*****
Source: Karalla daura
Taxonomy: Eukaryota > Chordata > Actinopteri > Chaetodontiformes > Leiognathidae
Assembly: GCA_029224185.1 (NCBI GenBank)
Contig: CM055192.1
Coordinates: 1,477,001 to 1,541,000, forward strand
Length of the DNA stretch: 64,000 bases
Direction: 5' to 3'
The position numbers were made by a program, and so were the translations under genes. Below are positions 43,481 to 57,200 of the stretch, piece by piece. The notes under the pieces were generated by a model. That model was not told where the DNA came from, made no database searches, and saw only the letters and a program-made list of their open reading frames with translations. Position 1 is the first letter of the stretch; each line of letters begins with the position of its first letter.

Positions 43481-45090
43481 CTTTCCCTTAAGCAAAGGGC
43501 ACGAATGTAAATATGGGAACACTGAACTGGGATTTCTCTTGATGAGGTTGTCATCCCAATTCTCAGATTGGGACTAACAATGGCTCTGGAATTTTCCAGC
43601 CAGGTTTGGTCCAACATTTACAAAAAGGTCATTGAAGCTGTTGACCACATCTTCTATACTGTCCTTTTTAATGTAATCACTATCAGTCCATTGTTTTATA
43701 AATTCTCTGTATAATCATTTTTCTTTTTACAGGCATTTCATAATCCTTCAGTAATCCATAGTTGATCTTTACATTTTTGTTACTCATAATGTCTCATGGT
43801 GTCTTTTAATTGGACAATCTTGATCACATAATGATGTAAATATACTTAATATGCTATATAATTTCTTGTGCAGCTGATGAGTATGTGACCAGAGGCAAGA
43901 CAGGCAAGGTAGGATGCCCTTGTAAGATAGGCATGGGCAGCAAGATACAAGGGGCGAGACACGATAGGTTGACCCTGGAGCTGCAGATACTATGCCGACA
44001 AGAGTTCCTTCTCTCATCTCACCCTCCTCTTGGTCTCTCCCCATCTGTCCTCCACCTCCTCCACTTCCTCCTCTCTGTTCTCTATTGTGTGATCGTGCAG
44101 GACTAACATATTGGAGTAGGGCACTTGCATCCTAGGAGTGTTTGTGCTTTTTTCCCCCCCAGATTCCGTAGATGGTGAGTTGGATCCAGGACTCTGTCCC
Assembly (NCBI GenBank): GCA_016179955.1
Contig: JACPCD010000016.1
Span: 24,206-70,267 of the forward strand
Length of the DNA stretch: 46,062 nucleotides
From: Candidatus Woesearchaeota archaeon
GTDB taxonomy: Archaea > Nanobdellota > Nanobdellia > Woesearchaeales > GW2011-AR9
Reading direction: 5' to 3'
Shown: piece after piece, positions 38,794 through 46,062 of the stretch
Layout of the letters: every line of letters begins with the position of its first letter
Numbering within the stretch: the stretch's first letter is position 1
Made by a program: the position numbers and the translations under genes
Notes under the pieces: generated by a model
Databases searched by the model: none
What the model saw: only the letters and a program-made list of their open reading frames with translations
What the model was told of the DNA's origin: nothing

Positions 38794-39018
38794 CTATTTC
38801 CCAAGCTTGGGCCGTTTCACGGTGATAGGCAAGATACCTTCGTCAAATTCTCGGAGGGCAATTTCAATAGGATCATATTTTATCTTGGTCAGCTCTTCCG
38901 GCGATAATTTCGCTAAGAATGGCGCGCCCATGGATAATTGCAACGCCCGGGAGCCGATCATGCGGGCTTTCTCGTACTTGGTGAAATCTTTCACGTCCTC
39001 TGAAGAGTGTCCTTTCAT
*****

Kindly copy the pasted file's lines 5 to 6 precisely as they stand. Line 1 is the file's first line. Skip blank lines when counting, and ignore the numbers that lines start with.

Coordinates: 1,477,001 to 1,541,000, forward strand
Length of the DNA stretch: 64,000 bases